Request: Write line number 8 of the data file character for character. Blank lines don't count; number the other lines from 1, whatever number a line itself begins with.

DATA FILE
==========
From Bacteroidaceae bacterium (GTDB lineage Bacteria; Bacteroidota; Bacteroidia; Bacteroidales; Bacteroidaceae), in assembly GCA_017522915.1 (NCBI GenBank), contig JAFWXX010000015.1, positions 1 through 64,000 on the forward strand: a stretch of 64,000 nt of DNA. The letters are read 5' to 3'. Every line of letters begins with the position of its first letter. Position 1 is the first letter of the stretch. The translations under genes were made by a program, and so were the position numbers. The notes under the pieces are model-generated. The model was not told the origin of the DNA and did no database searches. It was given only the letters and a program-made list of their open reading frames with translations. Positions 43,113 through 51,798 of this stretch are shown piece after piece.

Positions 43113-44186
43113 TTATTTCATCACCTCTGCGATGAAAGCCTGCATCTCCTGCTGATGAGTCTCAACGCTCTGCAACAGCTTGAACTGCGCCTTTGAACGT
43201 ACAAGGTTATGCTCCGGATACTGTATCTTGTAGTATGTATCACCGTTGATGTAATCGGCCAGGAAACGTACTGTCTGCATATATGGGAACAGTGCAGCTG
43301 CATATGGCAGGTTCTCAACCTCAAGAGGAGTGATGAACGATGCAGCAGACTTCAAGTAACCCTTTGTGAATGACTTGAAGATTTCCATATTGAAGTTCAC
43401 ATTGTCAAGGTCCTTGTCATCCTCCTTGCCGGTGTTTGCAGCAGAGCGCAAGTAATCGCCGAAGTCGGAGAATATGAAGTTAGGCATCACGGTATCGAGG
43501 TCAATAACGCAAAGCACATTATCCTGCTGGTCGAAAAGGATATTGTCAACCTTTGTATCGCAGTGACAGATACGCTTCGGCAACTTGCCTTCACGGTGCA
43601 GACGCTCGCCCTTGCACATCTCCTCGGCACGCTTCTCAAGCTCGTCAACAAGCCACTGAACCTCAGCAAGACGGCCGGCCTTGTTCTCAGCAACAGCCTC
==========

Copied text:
43601 GACGCTCGCCCTTGCACATCTCCTCGGCACGCTTCTCAAGCTCGTCAACAAGCCACTGAACCTCAGCAAGACGGCCGGCCTTGTTCTCAGCAACAGCCTC